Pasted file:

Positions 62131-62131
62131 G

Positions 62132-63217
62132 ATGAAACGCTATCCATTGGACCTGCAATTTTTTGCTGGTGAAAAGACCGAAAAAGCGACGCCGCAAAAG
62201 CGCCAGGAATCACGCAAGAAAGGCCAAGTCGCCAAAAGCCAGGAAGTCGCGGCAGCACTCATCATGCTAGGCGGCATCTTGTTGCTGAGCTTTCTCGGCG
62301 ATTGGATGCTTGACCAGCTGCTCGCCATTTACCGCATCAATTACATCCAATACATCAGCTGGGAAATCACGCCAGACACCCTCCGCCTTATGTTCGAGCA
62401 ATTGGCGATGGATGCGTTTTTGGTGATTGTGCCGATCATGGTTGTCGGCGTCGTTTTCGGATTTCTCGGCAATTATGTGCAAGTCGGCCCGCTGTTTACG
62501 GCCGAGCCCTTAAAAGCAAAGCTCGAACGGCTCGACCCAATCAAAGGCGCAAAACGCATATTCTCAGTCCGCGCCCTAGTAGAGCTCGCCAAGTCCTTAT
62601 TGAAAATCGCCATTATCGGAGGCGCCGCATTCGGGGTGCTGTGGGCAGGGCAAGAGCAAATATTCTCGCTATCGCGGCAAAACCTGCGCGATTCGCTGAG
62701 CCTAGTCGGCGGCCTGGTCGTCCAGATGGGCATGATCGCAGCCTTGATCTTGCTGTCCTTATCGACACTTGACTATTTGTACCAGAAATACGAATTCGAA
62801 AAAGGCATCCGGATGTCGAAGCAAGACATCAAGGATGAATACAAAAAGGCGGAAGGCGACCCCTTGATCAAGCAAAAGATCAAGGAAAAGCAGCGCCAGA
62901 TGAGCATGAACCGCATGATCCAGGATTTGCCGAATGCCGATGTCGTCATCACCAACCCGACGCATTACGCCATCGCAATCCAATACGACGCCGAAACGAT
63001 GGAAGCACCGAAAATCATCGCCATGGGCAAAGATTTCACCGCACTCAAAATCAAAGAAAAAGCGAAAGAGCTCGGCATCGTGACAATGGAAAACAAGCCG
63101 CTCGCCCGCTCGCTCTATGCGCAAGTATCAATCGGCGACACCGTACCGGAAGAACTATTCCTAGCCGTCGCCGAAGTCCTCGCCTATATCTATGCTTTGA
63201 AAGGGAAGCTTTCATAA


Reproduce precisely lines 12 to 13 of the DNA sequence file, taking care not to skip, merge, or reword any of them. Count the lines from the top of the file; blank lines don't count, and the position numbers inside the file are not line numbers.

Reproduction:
62901 TGAGCATGAACCGCATGATCCAGGATTTGCCGAATGCCGATGTCGTCATCACCAACCCGACGCATTACGCCATCGCAATCCAATACGACGCCGAAACGAT
63001 GGAAGCACCGAAAATCATCGCCATGGGCAAAGATTTCACCGCACTCAAAATCAAAGAAAAAGCGAAAGAGCTCGGCATCGTGACAATGGAAAACAAGCCG